Gowanus Canal Superfund Project Team Health and Safety


As we continue to adjust to the evolving COVID-19 situation, Gowanus Canal Superfund Project Team (GCSPT) is taking the necessary steps to ensure that decisions about cleanup activities at the Gowanus Canal Superfund site are made with the health and safety of the community and site workers as the priority.  Moreover, our contractors are implementing health and safety plans specific to preventing the spread of the COVID-19 virus during cleanup activities. These plans require best practices for site safety, including face covering, gloves, and other appropriate personal protective equipment for employees and visitors, including random temperature checks of employees, tracking employees who might be ill, and social distancing. EPA will continue to monitor site operations and the GCSPT’s health and safety practices.


Public and worker safety during construction is our number one priority. The Project Team has established a rigorous environmental monitoring program to ensure the safety of the site workers and the surrounding Gowanus community during remedial construction activities. During construction, we can expect some odors, temporary resuspension of sediment in the waterway, construction noise, and vibrations. Environmental monitoring includes air quality, water quality, noise, and vibration monitoring. Below the Project Team will post monitoring data recorded during work activities.


To protect public health and the safety of workers onsite and the community where people live, work, and shop, The Project Team, under the supervision and at the direction of the EPA, conducts an extensive air monitoring program designed and implemented by a third party, independent of the construction contractor. Fourteen (14) automated air monitoring stations have been placed along the canal to detect the presence of volatile compounds and particulate matter (dust). Urban settings like the areas surrounding the Gowanus Canal contain background levels of volatile compounds and particulate matter in the air regardless of the occurrence of remedial construction activities, and the monitoring takes into account these background levels. Volatile compounds and particulate matter include both man-made and natural occurring sources such as smog, paint, asphalt paving, vehicular emissions (diesel exhaust), and even vegetation (plants). The 14 air monitoring stations measure concentrations of volatile organic compounds and particulate matter, both during cleanup activities and outside of cleanup work. The Project Team will receive an alert in real time of any increases in the compounds and particulate matter, whether they are attributed to remedial construction or non-construction activities.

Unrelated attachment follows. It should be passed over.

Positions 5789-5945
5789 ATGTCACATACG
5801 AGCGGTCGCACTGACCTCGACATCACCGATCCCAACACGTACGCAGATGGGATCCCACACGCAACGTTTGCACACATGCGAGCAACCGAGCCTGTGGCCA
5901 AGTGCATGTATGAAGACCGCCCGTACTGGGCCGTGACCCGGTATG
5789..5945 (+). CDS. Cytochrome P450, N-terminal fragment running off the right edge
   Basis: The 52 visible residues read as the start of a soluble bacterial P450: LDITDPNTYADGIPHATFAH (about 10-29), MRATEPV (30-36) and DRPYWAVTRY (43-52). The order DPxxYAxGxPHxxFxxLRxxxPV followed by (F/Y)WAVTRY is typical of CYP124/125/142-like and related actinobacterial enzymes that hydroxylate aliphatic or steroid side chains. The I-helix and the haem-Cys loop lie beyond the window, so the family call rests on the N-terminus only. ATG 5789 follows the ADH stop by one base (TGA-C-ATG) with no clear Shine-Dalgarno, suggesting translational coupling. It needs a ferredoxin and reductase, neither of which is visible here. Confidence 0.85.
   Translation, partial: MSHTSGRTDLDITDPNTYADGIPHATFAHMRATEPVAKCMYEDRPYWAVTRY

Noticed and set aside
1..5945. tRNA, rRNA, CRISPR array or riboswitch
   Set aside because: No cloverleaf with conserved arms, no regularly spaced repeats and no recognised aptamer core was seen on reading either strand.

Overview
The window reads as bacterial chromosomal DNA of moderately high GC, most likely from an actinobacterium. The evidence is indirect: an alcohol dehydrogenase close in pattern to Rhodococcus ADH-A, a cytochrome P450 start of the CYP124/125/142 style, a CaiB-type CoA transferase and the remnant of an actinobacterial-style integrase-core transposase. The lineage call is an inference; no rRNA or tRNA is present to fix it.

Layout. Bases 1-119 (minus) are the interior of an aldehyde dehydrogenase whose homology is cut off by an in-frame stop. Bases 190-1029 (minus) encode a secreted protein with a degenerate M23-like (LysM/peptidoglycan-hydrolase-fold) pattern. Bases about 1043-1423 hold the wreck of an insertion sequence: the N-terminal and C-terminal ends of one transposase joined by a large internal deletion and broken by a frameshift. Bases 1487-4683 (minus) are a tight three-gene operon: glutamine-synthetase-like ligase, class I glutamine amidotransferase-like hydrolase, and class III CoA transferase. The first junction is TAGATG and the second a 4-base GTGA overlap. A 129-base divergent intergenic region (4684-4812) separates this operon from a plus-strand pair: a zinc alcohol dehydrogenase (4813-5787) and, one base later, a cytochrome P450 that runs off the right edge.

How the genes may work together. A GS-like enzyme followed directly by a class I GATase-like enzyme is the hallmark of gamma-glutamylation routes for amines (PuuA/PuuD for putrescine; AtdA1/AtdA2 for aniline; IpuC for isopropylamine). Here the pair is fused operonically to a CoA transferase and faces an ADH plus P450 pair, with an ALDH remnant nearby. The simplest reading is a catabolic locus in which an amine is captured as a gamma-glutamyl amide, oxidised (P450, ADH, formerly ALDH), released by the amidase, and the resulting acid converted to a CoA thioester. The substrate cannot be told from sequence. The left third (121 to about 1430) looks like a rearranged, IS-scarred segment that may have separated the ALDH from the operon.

In the event that these activities result in levels of volatile compounds and particulate matter above pre-set levels, our construction team is alerted immediately so that we can investigate and address the elevated concentrations through a variety of established protocols. This process of investigating and addressing these issues serves to protect workers and surrounding communities. In addition to the automated air monitors, the Project Team actively surveys the canal for odors during construction to identify and address nuisance odors that may be caused by the construction activities.


The Gowanus Canal Superfund Project Team (GCSPT) has placed water quality monitoring buoys in the canal to detect resuspension of sediment related to the construction activities. These buoys measure the turbidity (or cloudiness) of the water and transmit this data in real time to our monitoring personnel. Turbidity is a measure of how well light penetrates the water. If small solid particles are present, the water can appear murky or turbid. Turbidity can occur naturally through algae blooms and by human activities, such as rainstorm runoff. The GCSPT monitors the turbidity data to adjust construction activities in the canal if levels increase to an unacceptable level as a result of the construction.


Significant noise during dredging activities is not anticipated. During bridge and bulkhead support work, noise monitors will be stationed along the canal to ensure that noise levels during construction comply with local noise ordinances. Noise is measured using the decibel scale.  For example, normal conversation is typically around 60 decibels, and electric saw is around 100 decibels, and amplified rock music is around 120 decibels.